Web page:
#DNCLeaks: Sanders Calls for Wasserman Schultz to Resign

Democratic U.S. presidential candidate Hillary Clinton applauds as Senator Bernie Sanders endorses her during a campaign rally in Portsmouth, New Hampshire, July 12. Mary Schwalm/Reuters

Senator Bernie Sanders has repeated a call for Democratic National Committee Chairperson Debbie Wasserman Schultz to resign as the revelations in a cache of leaked DNC emails roils the party on the eve of the Democratic National Convention, which will now not feature Wasserman Schultz in any capacity.

"I asked and demanded Debbie Wasserman Schultz's resignation many, many months ago, and I state that again. I don't think she is qualified to be the chair of the DNC," Sanders told CNN on Sunday. "We need a new leadership in the Democratic Party which is going to open up that party to working people, to young people, to have the kind of vitality we need to not only win the presidency but gain control of the House and Senate."

Related: #DNCLeaks: Is It Shocking if the Party Preferred Hillary Clinton?

Wasserman Schultz, who is the target of a primary challenge from the left for her Florida House seat, and has faced intense criticism from progressives over the election cycle, faces immediate fallout from the leaked emails. She will no longer preside over the convention, which opens Monday in Philadelphia, nor will she have a speaking slot. "She's been quarantined," a Democratic source told CNN.

On Friday, Wikileaks released nearly 20,000 hacked DNC emails from January 2015 to May 25, 2016, that show messages sent and received by at least seven top DNC officials who discussed Sanders' campaign operation and his candidacy as he sought to win the party's nomination. The emails reveal irritation with Sanders' staff and the candidate himself, with one message suggesting the Vermont senator be questioned about his religious faith in an attempt to hurt him with Kentucky and West Virginia voters. "It might (make) no difference, but for KY and WVA can we get someone to ask his belief. Does he believe in a God. He had skated on saying he has a Jewish heritage. I think I read he is an atheist. This could make several points difference with my peeps. My Southern Baptist peeps would draw a big difference between a Jew and an atheist," the email reads.

"I am not an athiest, but aside from that, it is an outrage and sad," Sanders said Sunday, adding that the emails weren't a "big shock" to him. "The DNC was supporting Hillary Clinton and was in opposition to our campaign."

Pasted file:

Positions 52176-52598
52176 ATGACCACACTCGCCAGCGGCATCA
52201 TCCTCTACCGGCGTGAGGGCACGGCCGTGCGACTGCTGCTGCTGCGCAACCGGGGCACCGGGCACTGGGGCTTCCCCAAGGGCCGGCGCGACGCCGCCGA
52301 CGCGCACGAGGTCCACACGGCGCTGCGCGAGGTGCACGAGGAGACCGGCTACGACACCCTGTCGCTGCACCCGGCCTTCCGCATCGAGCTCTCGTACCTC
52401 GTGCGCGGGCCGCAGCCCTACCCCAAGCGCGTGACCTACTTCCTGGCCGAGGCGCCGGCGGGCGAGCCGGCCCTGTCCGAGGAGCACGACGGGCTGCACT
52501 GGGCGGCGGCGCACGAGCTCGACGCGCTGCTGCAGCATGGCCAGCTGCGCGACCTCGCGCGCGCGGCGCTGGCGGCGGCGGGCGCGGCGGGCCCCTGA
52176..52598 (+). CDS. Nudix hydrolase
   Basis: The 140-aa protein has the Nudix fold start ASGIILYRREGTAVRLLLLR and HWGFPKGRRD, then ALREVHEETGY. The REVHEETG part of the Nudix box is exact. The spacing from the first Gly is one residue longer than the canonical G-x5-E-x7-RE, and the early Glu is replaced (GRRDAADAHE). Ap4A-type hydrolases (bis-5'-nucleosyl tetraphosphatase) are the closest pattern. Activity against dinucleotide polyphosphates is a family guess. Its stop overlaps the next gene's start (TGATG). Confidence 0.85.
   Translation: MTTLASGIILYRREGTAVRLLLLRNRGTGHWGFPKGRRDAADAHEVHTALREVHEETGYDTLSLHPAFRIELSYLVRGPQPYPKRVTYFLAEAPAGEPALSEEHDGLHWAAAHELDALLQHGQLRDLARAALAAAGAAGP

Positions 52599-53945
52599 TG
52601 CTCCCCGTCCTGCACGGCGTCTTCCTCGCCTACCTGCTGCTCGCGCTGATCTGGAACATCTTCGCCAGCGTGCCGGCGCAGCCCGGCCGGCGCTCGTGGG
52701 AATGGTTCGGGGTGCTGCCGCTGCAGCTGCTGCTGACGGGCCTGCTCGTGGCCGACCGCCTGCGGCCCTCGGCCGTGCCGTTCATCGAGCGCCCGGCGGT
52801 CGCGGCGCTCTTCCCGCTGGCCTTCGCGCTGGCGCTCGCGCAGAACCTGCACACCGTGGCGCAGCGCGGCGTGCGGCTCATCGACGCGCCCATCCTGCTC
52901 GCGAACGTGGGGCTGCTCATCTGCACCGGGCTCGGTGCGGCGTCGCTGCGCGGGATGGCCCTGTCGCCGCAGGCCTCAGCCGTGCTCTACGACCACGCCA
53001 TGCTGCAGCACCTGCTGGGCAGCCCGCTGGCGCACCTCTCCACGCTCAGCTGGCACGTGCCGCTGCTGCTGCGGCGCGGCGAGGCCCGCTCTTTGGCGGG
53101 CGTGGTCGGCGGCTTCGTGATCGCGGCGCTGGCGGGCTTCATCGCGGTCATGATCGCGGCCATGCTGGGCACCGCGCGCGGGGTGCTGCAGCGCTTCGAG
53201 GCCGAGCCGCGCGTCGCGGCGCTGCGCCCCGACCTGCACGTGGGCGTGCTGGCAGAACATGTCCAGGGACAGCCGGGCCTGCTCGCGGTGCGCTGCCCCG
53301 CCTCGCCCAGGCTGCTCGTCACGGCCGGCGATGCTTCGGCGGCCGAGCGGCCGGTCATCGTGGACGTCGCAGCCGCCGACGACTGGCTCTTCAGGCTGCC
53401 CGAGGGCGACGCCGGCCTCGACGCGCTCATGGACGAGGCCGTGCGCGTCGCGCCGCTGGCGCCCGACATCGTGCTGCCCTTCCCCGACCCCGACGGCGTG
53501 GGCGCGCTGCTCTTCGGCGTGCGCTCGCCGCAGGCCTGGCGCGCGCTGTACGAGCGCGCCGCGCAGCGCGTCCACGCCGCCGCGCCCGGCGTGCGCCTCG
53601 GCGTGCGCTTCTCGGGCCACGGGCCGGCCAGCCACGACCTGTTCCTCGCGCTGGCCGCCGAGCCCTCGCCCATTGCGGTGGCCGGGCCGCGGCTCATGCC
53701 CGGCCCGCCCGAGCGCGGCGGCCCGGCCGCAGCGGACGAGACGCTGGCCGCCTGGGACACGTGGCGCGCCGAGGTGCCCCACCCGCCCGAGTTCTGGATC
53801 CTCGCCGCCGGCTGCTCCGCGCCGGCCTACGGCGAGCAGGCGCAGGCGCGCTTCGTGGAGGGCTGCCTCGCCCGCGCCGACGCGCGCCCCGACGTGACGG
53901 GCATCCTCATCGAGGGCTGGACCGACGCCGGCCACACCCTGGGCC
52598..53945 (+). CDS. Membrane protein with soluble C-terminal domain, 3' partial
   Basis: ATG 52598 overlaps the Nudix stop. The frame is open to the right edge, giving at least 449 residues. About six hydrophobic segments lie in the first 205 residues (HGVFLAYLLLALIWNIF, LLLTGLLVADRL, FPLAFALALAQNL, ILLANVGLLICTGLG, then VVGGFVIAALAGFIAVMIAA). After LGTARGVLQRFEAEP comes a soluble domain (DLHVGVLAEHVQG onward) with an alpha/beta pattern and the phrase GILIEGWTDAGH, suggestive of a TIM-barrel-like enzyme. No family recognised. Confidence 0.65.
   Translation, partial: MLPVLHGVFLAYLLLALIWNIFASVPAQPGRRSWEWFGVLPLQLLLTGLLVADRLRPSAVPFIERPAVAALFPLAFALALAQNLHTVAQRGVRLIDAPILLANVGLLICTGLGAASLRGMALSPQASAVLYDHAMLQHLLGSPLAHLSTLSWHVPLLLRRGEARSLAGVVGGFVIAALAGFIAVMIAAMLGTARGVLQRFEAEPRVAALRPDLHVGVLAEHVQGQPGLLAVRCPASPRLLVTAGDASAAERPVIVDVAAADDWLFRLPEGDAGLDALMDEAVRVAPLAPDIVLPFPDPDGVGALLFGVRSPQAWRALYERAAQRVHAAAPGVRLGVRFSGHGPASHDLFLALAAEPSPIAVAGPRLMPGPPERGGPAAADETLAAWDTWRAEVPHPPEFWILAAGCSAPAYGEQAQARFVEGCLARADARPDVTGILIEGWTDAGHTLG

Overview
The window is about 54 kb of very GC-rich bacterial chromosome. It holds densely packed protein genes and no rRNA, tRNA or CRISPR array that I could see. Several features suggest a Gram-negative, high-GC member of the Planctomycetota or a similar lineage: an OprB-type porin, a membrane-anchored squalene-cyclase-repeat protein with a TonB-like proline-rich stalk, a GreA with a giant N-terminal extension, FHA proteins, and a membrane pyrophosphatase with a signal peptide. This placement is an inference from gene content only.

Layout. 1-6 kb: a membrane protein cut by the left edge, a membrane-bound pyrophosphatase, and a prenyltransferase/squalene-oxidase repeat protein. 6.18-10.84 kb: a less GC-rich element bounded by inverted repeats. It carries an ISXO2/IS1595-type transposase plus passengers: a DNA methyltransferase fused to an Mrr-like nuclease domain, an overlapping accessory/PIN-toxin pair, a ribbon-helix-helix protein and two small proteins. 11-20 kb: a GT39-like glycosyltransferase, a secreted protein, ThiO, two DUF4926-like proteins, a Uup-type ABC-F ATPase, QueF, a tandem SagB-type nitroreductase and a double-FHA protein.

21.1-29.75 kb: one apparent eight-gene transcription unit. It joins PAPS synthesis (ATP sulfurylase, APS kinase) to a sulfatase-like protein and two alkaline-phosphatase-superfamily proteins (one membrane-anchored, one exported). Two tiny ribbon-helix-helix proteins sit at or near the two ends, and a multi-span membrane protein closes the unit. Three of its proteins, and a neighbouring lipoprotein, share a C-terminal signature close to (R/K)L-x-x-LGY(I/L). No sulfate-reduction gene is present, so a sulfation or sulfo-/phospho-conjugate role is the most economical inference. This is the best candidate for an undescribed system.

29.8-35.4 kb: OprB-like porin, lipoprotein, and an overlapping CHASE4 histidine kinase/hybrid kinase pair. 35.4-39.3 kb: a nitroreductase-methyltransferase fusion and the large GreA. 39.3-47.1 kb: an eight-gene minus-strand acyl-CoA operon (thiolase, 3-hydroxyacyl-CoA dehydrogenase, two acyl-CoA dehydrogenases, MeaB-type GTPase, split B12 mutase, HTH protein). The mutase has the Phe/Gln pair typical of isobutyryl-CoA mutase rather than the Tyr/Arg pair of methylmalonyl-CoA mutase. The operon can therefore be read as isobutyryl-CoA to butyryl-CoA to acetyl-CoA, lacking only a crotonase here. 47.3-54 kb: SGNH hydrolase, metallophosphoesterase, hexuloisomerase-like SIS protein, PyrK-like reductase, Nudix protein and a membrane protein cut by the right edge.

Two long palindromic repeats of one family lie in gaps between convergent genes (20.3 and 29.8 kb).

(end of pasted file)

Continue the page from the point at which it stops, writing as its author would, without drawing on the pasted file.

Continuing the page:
Sanders initially was reluctant to criticize Clinton but drew sharper contrasts as he became a real threat to her candidacy as the primary season wore on. He held on to his candidacy past the primaries despite Clinton attaining enough delegates to secure the nomination, and an uneasy truce was brokered that saw Sanders endorse Clinton in exchange for progressive concessions on the party platform. That truce appears to still be in effect despite the revelations in the DNC emails, as Sanders declined Sunday to urge his supporters to support another option, like Green Party candidate Jill Stein.

"What is most important now is defeating the worst candidate for president I have seen in my lifetime, Donald Trump, who is not qualified to be president by temperament, not qualified to be president by the ideas he has brought forth," Sanders told ABC. "We've got to defeat Trump. We have to elect Hillary Clinton. We have to elect progressive candidates in the House and Senate and school boards and city councils, and most importantly, we have to continue to fight for an agenda to create a government that works for all of us and not just the people on top.

"I think the vast majority of our supporters understand that in Donald Trump...you have somebody who lies all of the time, somebody who wins his campaign just by vicious attacks against his opponents, somebody who has not brought forth any kind of serious agenda to deal with in fact the very serious problems facing the middle class and working class of this country," Sanders said.